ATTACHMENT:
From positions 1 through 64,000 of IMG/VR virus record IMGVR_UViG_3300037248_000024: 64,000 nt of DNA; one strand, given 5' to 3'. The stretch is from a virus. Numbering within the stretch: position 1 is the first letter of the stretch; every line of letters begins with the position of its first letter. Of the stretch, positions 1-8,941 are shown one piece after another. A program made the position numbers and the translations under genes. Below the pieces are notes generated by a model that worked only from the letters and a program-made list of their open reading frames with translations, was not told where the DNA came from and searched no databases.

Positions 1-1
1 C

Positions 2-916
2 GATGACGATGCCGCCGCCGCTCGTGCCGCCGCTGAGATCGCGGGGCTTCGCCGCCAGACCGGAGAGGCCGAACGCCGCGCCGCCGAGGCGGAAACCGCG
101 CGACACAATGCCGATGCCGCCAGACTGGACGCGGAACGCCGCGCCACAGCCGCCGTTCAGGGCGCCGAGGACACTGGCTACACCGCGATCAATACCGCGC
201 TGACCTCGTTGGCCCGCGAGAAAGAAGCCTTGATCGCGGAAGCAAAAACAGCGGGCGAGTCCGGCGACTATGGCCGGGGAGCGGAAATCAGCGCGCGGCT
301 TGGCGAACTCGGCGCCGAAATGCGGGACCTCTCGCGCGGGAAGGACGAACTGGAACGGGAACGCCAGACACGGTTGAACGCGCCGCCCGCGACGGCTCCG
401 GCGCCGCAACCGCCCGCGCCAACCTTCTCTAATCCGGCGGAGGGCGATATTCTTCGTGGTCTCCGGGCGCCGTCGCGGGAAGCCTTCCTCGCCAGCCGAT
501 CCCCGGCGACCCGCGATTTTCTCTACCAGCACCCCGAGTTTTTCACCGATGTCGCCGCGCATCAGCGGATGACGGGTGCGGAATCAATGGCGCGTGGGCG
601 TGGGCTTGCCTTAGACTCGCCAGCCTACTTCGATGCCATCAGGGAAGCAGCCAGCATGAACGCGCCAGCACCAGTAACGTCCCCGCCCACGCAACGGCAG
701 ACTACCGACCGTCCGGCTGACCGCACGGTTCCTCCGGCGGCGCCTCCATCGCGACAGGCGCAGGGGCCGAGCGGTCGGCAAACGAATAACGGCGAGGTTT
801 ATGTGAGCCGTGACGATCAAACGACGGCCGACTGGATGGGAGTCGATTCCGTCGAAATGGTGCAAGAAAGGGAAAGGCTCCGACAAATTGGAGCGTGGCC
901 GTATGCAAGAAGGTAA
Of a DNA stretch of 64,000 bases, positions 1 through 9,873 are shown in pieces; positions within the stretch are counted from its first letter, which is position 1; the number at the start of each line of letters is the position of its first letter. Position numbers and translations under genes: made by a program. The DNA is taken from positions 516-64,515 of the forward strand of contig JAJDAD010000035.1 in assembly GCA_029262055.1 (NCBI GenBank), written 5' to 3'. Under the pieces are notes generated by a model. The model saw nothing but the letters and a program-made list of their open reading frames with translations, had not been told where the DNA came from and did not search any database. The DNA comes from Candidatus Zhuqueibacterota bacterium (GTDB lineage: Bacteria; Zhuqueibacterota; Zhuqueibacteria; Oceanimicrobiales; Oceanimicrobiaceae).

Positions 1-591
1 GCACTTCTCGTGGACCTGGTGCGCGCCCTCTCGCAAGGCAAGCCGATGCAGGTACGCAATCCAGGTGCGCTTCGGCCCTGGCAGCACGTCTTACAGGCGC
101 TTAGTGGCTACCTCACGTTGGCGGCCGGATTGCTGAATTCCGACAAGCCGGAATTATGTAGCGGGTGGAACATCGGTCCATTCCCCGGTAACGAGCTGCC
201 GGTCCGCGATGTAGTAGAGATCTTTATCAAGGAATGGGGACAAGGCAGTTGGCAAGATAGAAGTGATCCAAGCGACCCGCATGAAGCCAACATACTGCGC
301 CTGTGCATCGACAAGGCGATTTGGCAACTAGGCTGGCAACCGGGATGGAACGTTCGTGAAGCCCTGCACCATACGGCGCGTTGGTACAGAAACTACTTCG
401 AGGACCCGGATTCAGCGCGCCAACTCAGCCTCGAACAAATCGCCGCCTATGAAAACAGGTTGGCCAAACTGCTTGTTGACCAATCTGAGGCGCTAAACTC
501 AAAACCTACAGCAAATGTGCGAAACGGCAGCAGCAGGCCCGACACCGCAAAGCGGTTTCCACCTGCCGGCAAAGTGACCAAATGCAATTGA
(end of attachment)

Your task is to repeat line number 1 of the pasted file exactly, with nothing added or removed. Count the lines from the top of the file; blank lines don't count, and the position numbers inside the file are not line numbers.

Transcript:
From positions 1 through 64,000 of IMG/VR virus record IMGVR_UViG_3300037248_000024: 64,000 nt of DNA; one strand, given 5' to 3'. The stretch is from a virus. Numbering within the stretch: position 1 is the first letter of the stretch; every line of letters begins with the position of its first letter. Of the stretch, positions 1-8,941 are shown one piece after another. A program made the position numbers and the translations under genes. Below the pieces are notes generated by a model that worked only from the letters and a program-made list of their open reading frames with translations, was not told where the DNA came from and searched no databases.